The main one is to be totally honest with your provider. Of course it helps if you trust him or her and if you don’t it is worth trying a different one because if you don’t feel comfortable sharing your most private thoughts, they really can’t help you. It takes a lot of fine-tuning to find the right cocktail of medicine and if you have a relapse of sorts, it can be like starting over.
Today I do not bring a written list but I mentally jot down my observations, along with questions I have for my psychiatrist. I have an appointment Jan 8, and already have an idea of what I want to discuss with him. Basically I will share that I am doing good, for the most part am not delusional, still struggle with being motivated especially in the mornings and that the facial ticks my husband notices have lessened with the use of Cogentin so can it be increased to a higher dosage to help all the time?
I will also share with him my progress with pursuing brain activities like joining a book club and reading a 400 page non fiction book. He wants me to engage in things that challenge my mind now that I am not working anymore. Lastly I will ask him to include refills on my Latuda so I don’t have to wait for the pharmacy to contact him every time.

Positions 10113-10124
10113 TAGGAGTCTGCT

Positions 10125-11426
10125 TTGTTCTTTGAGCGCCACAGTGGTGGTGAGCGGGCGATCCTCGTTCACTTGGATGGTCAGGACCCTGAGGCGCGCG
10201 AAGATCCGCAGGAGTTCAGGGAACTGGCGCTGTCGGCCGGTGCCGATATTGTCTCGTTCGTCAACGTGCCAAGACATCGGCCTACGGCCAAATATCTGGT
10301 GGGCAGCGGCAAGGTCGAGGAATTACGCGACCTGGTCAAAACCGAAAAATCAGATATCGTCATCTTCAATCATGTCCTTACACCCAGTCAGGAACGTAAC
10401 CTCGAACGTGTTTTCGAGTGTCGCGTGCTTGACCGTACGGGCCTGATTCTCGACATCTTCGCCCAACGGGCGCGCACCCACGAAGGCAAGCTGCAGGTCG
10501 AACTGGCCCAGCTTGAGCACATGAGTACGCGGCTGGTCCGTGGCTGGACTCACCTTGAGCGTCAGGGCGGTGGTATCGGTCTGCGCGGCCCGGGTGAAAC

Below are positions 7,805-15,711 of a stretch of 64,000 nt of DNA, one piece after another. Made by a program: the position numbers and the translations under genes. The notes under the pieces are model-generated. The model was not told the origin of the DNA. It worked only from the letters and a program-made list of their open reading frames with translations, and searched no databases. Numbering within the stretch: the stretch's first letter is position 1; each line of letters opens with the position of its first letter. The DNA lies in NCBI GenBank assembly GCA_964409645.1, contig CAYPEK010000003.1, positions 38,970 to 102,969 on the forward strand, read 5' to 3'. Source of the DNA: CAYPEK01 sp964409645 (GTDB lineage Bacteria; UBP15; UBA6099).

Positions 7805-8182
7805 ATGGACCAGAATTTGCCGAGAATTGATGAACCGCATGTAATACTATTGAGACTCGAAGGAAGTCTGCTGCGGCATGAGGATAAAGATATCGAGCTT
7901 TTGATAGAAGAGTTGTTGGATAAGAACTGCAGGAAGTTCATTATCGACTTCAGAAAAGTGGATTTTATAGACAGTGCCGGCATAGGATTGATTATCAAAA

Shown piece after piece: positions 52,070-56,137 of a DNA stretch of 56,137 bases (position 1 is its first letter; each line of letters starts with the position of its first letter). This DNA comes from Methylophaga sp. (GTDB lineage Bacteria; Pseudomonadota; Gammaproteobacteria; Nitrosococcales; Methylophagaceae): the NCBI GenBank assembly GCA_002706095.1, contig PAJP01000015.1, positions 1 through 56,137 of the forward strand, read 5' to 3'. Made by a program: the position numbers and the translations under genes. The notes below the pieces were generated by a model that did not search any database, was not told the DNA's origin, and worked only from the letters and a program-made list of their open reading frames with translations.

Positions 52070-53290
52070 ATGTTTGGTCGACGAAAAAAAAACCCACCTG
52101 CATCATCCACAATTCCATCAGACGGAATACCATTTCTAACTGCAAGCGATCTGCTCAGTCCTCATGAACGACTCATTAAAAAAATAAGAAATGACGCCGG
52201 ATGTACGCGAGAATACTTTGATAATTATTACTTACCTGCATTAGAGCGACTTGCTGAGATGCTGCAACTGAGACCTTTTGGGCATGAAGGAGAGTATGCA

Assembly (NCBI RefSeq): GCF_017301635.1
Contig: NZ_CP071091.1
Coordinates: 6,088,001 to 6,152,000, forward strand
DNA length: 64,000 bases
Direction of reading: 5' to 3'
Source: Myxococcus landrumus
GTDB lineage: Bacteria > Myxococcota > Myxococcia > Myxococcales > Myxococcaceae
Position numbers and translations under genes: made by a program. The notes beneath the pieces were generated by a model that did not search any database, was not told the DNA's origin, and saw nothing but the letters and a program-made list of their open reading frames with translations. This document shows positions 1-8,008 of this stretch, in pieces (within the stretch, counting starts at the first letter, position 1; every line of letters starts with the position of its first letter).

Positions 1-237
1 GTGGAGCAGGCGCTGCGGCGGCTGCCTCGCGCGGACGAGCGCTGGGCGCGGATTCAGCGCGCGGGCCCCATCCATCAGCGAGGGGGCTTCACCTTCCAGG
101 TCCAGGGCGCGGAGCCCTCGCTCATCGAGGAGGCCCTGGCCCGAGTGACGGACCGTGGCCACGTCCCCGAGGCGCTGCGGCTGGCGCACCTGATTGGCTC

It gets easier with time but being mentally prepared is key to getting the correct dosage of meds and maximum results of good mental health.
So in a nutshell this is what has helped me to maximize my pdoc appoints.
- Track symptoms, jot them down if it helps, include side effects of the medications
- Be honest about everything (you can’t be helped if you hold back vital information)
- Listen to what your pdoc has to say and write down anything that is important to remember
- Keep all appointments even if you are doing well. He or she needs to know what is working too.
- Find a routine that works for you to remember to take your medications every single day! If you only remember to take your meds a few days out of the week, your report to your pdoc will be inaccurate.
- If any of your symptoms are life threatening (ie. suicidal or homicidal) contact your pdoc immediately, do not wait until your next appointment, you need to be seen right away!
Hope some of this is helpful! Thank you to the Schizophrenia researchers and developers for suggesting I write about this topic on my blog!